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Editorial Results (free)

1. US services firms grow more slowly, but hiring up -

WASHINGTON (AP) — U.S. services firms expanded more slowly in October, but the pace of growth was still healthy. Hiring also rose to the fastest pace in more than nine years.

The Institute for Supply Management said Wednesday that its services index dropped to 57.1 in October, down from 58.6 in September. That was the second straight drop after the index had risen steadily since February to 59.6 in August, the highest in eight years. Any reading over 50 indicates expansion.

2. Oil prices tumble on Saudi discount move -

LONDON (AP) — Oil prices slumped to multi-year lows on Tuesday after Saudi Arabia cut the price of oil sold to the U.S., a move that is shaking an already volatile market but will likely give the world economy an unexpected stimulus.

3. Skip check-in; latest hotel room key is your phone -

NEW YORK (AP) — Hotels don't want guests to have to linger at the front desk — or even stop by at all.

New programs are helping speed up the check-in process for busy travelers, or in at least one case, letting them go straight to their rooms by using their smartphone to unlock doors.

4. TSU’s Honors Director to lead national group -

Dr. Coreen Jackson, the director of the Tennessee State University Honors Program, has been appointed President of the National Association of African American Honors Programs.

Jackson, who served as the vice president of the NAAHP since October 2013, was appointed president at the organization’s annual convention in Jackson, Mississippi.

5. Embracing immigrants with open arms -

Immigrants have warmly embraced Nashville, and increasingly, the city is warming up to them, welcoming a broad international community to add to the city’s burgeoning success.

“Immigration is obviously a sensitive issue and people get passionate about it, but I think Nashville has benefited a great deal from the fact that it’s become more diverse, benefitted a great deal from the influx of new immigrants, and I think that our rise to prominence and our increased prosperity, is actually linked to that,’’ says Mayor Karl Dean, who recently created the Mayor’s Office for New Americans [MONA].

6. US stocks end dramatic week with rally -

NEW YORK (AP) — The stock market capped a turbulent week with a big gain Friday, a sign of renewed investor confidence after days of gloomy economic news.

It was the latest large move for a market which, with a few exceptions, has been on a mostly downward track since last month. Stocks have had four weeks of declines, leaving the Standard & Poor's 500 index 6 percent below the record high from Sept. 18.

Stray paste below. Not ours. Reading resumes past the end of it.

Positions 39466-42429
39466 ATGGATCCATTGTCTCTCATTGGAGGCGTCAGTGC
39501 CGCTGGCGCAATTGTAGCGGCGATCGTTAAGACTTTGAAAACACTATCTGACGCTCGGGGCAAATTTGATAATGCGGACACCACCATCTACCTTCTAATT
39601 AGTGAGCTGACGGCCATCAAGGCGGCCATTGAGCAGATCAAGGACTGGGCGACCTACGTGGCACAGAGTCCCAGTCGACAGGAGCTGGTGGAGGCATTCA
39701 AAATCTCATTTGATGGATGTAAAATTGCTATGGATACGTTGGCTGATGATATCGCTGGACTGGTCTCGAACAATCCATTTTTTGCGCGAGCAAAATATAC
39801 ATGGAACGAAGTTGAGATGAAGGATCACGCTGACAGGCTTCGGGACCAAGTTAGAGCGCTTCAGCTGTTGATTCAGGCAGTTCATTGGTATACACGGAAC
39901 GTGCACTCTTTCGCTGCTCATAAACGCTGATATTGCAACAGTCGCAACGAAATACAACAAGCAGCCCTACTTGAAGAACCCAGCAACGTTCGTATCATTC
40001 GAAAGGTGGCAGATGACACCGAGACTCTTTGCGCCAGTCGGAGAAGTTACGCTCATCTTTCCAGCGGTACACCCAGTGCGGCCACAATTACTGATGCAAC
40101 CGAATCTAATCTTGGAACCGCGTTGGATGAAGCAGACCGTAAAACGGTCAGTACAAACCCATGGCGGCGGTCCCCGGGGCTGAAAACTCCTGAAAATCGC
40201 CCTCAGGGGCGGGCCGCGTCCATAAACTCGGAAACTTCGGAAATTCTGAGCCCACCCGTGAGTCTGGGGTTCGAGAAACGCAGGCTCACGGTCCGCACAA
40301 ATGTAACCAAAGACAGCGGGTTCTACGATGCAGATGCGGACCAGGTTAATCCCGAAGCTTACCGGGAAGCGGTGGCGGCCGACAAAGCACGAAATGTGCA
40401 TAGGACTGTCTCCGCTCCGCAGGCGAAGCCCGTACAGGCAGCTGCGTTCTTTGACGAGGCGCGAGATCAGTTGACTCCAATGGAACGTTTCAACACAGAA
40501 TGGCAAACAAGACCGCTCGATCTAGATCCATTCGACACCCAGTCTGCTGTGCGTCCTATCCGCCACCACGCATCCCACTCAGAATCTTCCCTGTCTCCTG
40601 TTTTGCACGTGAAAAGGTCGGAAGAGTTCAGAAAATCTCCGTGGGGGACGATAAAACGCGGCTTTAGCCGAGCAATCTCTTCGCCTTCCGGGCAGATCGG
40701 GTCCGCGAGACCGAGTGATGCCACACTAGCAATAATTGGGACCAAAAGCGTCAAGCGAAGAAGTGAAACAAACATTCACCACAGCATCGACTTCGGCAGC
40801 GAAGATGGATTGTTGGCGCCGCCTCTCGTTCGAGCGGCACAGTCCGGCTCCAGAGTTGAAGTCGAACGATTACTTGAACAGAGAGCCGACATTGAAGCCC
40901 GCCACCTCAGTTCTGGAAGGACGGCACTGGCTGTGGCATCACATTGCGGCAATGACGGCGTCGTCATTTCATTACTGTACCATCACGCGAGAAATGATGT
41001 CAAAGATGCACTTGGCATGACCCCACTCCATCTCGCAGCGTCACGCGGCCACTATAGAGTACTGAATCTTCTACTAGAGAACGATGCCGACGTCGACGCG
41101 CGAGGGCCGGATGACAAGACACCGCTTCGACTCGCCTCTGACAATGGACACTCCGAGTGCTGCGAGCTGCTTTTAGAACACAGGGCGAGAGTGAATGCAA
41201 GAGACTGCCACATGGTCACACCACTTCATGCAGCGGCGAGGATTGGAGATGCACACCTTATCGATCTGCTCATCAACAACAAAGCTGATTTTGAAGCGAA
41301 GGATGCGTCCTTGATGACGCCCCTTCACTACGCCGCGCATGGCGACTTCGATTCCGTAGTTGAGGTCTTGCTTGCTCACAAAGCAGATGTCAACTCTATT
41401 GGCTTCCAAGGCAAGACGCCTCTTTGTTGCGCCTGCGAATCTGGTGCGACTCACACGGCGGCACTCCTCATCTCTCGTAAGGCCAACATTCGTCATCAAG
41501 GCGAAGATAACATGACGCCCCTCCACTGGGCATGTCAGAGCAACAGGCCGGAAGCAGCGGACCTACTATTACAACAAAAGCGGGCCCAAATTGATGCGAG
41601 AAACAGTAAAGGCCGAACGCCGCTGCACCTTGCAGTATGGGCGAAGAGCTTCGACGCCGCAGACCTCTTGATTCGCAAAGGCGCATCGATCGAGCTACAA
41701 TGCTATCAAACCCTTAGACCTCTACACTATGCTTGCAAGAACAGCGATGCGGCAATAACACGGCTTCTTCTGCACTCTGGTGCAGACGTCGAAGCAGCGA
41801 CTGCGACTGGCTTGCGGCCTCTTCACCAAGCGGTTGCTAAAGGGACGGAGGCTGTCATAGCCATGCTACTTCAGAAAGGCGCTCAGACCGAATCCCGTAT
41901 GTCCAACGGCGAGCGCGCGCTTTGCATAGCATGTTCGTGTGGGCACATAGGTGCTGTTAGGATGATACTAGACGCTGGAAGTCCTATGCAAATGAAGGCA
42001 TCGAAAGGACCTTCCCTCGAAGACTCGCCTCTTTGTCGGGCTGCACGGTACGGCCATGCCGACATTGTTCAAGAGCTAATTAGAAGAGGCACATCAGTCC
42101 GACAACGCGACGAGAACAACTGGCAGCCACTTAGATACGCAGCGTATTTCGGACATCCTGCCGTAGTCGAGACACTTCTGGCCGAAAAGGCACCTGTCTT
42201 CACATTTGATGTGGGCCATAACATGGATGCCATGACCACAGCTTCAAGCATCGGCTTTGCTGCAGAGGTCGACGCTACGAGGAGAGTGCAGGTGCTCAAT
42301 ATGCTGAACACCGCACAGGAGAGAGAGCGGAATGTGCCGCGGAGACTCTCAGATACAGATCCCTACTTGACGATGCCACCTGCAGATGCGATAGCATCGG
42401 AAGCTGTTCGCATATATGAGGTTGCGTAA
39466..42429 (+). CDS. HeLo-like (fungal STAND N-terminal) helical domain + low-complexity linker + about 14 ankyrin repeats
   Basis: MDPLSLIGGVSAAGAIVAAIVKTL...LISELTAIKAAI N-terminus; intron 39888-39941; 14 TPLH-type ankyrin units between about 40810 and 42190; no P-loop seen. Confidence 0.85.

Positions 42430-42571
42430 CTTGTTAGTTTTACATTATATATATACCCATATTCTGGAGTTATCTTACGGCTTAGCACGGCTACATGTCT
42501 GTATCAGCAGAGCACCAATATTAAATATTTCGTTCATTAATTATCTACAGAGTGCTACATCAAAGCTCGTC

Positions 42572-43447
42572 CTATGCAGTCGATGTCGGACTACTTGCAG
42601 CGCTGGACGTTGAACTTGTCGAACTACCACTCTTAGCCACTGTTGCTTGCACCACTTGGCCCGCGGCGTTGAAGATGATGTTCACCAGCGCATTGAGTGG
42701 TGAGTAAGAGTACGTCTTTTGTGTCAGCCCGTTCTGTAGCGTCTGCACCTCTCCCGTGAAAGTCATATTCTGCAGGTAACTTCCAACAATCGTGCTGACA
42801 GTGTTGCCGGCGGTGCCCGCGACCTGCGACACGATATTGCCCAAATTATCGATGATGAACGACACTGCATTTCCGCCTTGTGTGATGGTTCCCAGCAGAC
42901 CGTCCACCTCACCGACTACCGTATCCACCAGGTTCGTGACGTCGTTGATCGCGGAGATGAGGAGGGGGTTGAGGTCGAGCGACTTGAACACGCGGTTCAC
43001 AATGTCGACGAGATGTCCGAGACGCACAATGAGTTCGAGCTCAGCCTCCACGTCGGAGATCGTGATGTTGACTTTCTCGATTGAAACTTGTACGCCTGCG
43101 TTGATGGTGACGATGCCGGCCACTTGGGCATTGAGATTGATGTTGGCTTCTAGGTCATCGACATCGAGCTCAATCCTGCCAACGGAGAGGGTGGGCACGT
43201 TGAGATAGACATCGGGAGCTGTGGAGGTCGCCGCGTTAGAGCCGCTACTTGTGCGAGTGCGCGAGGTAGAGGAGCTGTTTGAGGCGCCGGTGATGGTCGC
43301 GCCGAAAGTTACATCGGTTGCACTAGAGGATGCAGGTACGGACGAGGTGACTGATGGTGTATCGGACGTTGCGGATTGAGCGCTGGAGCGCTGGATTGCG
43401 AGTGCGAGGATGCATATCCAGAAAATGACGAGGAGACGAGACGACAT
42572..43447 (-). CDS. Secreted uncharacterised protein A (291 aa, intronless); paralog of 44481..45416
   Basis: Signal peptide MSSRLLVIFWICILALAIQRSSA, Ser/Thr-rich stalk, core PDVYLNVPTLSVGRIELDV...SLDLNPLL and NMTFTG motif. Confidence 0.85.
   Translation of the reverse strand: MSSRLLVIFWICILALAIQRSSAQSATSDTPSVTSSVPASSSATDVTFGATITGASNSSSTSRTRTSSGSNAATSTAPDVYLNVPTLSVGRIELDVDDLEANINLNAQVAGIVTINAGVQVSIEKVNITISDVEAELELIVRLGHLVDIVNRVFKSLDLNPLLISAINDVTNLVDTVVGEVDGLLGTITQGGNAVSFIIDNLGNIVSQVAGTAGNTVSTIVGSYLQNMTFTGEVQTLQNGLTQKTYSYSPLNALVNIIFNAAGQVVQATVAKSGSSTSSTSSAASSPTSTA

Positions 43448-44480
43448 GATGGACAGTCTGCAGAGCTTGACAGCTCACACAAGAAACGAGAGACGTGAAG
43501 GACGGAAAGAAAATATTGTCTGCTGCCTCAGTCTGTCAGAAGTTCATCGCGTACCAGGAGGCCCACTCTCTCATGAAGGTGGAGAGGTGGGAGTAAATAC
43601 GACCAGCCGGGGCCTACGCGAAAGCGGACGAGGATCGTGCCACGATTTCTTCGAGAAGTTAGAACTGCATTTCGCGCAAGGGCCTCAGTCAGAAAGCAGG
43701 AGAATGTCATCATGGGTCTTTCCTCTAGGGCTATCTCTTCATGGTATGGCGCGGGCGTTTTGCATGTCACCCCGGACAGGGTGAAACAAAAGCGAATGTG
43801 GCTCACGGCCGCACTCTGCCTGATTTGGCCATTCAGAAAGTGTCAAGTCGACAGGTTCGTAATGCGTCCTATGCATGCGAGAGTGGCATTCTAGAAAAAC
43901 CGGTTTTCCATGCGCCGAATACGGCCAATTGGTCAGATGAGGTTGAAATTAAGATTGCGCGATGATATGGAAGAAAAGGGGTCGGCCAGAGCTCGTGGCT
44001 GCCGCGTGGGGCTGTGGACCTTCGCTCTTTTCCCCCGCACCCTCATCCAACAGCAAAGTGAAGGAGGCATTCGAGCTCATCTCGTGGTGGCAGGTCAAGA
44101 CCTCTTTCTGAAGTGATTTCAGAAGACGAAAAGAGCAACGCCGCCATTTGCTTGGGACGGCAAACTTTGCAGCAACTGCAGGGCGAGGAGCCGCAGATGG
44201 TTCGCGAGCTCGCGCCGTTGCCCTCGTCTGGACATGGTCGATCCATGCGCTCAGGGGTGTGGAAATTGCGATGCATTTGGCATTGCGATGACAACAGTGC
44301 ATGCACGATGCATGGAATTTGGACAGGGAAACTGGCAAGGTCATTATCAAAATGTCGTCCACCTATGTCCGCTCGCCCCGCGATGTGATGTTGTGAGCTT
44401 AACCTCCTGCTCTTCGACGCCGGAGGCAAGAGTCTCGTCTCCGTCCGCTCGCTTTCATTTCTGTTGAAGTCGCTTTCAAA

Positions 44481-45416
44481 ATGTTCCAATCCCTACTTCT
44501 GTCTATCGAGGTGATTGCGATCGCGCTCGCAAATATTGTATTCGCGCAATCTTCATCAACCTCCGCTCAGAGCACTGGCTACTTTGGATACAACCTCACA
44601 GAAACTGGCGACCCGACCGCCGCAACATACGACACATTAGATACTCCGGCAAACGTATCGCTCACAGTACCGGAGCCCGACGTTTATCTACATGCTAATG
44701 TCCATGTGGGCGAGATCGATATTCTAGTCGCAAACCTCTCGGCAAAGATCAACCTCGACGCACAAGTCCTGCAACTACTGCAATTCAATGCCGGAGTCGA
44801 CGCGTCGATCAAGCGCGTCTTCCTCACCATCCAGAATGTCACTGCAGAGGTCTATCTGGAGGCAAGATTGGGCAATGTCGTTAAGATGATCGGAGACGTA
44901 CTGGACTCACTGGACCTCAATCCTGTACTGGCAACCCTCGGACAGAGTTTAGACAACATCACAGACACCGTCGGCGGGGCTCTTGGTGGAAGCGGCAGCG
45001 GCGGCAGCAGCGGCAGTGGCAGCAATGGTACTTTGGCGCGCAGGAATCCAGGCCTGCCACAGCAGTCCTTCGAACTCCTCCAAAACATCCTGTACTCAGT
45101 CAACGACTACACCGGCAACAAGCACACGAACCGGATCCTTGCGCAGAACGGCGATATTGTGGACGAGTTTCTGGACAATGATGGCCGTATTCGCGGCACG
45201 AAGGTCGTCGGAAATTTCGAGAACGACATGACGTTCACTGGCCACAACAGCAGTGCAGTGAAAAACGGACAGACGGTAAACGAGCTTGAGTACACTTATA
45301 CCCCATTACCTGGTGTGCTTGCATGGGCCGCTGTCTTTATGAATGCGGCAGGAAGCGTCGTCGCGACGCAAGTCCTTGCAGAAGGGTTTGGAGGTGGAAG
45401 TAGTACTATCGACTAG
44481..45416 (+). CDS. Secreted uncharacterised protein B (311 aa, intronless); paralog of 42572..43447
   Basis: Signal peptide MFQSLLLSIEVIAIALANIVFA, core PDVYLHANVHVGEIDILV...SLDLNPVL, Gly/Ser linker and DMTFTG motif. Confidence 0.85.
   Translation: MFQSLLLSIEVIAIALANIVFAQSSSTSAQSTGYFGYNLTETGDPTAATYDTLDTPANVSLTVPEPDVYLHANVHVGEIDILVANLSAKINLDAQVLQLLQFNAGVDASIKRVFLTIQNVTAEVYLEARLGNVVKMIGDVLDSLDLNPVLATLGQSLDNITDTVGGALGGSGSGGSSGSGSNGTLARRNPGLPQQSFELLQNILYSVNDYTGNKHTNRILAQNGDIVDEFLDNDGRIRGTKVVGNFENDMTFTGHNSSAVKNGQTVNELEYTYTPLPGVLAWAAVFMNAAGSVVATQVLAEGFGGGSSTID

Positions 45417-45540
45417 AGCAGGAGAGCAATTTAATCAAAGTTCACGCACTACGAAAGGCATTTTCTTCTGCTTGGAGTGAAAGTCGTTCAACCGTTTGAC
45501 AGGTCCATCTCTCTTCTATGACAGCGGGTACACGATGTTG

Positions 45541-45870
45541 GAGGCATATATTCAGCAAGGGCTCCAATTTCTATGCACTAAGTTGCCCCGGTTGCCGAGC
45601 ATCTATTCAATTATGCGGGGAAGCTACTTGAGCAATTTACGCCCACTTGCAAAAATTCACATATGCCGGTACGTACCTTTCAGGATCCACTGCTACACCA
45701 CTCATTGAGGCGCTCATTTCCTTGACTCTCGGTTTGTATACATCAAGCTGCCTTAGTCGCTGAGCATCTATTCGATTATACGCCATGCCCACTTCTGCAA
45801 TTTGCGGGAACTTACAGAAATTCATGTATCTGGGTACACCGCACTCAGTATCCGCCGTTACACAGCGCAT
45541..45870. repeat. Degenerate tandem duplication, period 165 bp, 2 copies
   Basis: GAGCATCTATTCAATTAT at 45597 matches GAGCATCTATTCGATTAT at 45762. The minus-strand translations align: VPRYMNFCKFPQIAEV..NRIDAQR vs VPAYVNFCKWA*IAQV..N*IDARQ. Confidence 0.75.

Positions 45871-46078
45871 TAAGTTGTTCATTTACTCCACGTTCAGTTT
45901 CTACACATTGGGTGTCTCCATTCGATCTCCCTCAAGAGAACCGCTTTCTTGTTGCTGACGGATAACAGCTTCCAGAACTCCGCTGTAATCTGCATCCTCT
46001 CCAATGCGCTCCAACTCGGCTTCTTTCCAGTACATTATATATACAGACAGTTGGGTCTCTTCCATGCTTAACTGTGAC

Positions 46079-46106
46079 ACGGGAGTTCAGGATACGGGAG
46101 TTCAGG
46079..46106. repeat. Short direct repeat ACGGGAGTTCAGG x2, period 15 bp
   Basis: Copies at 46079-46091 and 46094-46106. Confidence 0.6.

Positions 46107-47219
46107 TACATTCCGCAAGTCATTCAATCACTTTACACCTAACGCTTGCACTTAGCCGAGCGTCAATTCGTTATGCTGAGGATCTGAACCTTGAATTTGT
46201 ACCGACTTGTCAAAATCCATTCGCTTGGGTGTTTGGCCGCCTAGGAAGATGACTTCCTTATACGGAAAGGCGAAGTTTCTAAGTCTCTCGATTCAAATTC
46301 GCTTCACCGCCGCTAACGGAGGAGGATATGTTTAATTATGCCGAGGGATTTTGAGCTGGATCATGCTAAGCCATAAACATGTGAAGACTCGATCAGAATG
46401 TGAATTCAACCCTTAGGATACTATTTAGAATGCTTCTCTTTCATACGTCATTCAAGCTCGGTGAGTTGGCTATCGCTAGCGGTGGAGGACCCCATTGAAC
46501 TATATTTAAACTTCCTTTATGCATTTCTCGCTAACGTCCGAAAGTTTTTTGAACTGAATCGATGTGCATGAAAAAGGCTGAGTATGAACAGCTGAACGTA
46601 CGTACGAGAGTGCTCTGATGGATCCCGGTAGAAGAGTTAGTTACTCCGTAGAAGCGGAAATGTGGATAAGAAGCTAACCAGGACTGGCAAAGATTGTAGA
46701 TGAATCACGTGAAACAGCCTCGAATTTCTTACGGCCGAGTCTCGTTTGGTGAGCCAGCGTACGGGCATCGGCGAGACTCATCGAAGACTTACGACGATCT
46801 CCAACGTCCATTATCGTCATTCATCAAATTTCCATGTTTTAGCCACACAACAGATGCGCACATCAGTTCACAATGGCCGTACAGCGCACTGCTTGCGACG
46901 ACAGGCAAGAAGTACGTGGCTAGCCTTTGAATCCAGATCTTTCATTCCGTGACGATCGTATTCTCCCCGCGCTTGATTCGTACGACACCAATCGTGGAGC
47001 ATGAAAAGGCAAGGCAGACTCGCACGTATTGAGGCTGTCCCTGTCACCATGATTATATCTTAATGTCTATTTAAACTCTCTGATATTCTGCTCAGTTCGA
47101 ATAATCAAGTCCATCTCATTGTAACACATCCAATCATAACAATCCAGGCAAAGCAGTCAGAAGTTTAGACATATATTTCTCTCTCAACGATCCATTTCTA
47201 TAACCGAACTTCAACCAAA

7. Ailing global economy could lead Fed to delay hike -

WASHINGTON (AP) — Just as the U.S. job market has finally strengthened, the Federal Reserve now confronts a new worry: A sputtering global economy that's spooked investors across the world.

The economic slump could spill into the United States, potentially weakening job growth and keeping inflation well below the Fed's target rate. Such fear has led some analysts to suggest that the Fed might wait until deep into next year to start raising interest rates — and then raise them more gradually than expected.

8. US stocks stabilize after a three-day sell-off -

A slump in energy stocks stymied a rebound in U.S. indexes Tuesday as the price of oil plunged the most in two years.

The decline in oil prices followed forecasts for weaker global demand this year and next, a sign of slowing economic growth. Chevron fell 2 percent, helping to drag down the Dow Jones industrial average in the waning moments of trading.

9. US indexes slide; Airlines, energy stocks drop -

The stock market couldn't shake off a case of the jitters from last week and closed sharply lower again on Monday.

Airlines, energy and materials stocks were among the biggest decliners. The market is coming off its biggest weekly decline in more than two years.

10. Bernanke says he was reluctant on AIG bailout -

WASHINGTON (AP) — Former Federal Reserve Chairman Ben Bernanke etched a portrait Friday of his initial reluctance to have the central bank rescue American International Group Inc. in 2008. But he ultimately came to believe the bailout loan to the company was needed to avert a shock to the financial system.

11. Geithner grilled in court over AIG bailout -

WASHINGTON (AP) — Timothy Geithner, a key player in the U.S. government's 2008 bailout of American International Group Inc., is due back in court Wednesday in a trial of a lawsuit filed by the insurance giant's former CEO over the handling of the rescue.